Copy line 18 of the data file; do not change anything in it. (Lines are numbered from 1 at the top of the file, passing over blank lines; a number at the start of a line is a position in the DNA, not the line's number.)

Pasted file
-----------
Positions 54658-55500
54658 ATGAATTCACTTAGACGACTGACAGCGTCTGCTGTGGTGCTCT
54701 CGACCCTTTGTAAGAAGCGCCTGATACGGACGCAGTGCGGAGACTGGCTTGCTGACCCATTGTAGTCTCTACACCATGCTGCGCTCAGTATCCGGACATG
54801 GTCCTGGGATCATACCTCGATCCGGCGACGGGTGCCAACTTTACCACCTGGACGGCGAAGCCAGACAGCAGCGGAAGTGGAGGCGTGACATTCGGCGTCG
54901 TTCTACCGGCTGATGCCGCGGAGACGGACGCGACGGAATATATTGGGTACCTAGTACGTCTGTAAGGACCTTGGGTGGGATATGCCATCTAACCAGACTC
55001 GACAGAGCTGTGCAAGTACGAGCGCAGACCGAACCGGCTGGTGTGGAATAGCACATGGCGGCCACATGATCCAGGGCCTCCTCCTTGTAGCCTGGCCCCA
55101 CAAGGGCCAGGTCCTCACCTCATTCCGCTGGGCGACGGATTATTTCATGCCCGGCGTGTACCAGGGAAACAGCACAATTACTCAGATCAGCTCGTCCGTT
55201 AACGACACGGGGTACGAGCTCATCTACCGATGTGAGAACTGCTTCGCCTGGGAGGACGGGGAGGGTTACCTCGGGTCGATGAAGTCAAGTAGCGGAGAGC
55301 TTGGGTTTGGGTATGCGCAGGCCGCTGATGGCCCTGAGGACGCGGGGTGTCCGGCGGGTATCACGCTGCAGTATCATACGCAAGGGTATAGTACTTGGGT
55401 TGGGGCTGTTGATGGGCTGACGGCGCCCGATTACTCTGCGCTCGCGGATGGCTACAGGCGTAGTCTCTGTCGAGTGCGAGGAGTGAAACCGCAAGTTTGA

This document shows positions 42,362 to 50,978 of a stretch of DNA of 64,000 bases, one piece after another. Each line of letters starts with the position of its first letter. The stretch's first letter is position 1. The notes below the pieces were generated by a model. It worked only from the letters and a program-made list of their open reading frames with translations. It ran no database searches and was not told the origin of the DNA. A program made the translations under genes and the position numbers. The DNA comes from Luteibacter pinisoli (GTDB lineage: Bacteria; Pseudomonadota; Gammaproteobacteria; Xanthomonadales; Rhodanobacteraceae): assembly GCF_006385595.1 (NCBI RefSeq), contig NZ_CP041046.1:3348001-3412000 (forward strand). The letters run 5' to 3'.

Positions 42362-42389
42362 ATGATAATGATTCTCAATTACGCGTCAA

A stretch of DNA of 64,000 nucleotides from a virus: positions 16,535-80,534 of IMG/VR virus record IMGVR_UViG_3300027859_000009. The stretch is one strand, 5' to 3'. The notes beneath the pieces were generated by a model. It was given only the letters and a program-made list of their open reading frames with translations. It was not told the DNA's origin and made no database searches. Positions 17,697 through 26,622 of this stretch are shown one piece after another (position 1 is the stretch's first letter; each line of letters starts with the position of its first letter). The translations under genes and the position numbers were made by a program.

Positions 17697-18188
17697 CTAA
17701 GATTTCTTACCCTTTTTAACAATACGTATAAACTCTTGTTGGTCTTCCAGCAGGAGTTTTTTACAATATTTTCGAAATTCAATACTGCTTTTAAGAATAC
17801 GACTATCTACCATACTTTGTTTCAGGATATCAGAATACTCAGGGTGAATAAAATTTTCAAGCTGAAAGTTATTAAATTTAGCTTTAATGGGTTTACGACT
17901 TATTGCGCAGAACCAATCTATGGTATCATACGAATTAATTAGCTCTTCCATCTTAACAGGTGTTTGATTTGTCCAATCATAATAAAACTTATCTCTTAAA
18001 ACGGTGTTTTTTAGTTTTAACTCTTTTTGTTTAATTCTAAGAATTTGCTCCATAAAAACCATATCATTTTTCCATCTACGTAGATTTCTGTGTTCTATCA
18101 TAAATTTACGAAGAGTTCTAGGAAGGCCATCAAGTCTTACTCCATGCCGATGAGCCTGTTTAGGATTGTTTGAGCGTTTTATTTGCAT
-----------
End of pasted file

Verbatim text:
17801 GACTATCTACCATACTTTGTTTCAGGATATCAGAATACTCAGGGTGAATAAAATTTTCAAGCTGAAAGTTATTAAATTTAGCTTTAATGGGTTTACGACT